Microsoft has joined a Washington State lawsuit against a presidential Executive Order on immigration. As Attorney General Bob Ferguson notes, the immigration ban “violates the U.S. Constitution’s guarantee of Equal Protection and the First Amendment’s Establishment Clause, infringes individuals’ constitutional right to Due Process and contravenes the federal Immigration and Nationality Act.”
“No one is above the law, not even the President,” Mr. Ferguson said. “And in the courtroom, it is not the loudest voice that prevails. It’s the Constitution.”
Microsoft isn’t the only Washington State-based corporation to support the lawsuit: Amazon and Expedia have both signed on as well. But the issues are the same for each: President Trumps’ Executive Order has materially impacted their operations and their employees.
Trump triggered worldwide chaos and alarm when he signed the order barring citizens of seven Muslim-majority countries from entering the United States. The order also suspends the admission of refugees into the United States and indefinitely suspends the previous Syrian refugee program.
The order is, as Mr. Ferguson and others have pointed out, illegal. And when acting U.S. Attorney General Sally Yates refused to enforce it for that reason, she was summarily dismissed by the Trump administration. A federal judge in Brooklyn has also issued an order for an emergency motion for Stay of Removal because the Executive Order “violates Due Process and Equal Protection rights guaranteed by the United States Constitution.”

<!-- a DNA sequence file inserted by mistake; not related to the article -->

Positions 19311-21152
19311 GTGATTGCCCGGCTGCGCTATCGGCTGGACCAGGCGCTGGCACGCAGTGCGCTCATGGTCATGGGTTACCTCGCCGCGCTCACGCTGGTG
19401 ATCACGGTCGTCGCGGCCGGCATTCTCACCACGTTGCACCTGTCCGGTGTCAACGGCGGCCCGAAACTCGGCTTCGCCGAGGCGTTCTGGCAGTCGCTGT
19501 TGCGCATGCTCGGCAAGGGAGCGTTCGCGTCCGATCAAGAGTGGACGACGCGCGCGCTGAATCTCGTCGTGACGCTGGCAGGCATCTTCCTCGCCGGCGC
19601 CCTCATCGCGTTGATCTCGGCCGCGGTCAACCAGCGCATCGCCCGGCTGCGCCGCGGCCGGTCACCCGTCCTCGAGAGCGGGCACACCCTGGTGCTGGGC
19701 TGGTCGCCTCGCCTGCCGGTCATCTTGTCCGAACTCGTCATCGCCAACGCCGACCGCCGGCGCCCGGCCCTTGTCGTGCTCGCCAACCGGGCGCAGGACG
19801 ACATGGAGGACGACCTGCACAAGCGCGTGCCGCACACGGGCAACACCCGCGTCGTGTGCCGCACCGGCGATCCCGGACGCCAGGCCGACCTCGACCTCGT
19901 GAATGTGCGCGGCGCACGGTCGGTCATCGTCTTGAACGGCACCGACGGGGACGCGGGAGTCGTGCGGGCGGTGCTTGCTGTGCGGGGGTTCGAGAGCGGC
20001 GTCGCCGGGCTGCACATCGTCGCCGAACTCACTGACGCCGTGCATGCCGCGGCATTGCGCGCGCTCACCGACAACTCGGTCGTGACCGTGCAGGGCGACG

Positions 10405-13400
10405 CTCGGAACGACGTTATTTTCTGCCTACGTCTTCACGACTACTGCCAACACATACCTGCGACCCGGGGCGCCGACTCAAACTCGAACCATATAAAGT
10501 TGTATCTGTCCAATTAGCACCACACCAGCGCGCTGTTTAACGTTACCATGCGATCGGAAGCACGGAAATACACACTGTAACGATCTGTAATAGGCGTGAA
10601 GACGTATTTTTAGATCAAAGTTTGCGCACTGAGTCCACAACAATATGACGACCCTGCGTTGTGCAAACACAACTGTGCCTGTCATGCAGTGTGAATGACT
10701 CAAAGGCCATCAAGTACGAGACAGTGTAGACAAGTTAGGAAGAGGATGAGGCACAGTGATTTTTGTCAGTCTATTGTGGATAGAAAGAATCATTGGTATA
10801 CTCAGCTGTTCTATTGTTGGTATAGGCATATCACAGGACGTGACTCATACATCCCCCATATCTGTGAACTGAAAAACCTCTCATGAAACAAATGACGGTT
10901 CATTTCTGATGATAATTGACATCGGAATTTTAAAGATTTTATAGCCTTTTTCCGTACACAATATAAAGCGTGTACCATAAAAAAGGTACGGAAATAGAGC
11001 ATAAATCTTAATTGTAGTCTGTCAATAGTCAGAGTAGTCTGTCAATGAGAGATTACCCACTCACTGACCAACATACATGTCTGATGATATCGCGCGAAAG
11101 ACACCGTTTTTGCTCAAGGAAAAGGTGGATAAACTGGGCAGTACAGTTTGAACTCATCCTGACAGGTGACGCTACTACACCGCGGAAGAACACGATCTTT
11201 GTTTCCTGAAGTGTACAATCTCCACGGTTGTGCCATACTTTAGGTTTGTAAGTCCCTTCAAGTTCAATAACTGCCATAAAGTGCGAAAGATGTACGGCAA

Mr. Ferguson’s suit goes further than this, Washington State says, because it is broader in scope and seeks to invalidate entire sections of the Executive Order nationwide.
“Never has our system of checks and balances been more important,” Washington State governor Jay Inslee says. “Washington is filing the first suit of its kind in the nation, thanks to the good work of Attorney General Ferguson and his team. I would not be surprised to see more. Until Congress takes this Administration to task for the obvious moral and legal injuries suffered by innocent, law-abiding people entering our country, it is up to states to protect and promote the rights of the people who reside in our borders.”
As for Microsoft, it says only that it has joined the suit “in order to be supportive.”
“And we’d be happy to testify further if needed,” a Microsoft representative told Reuters.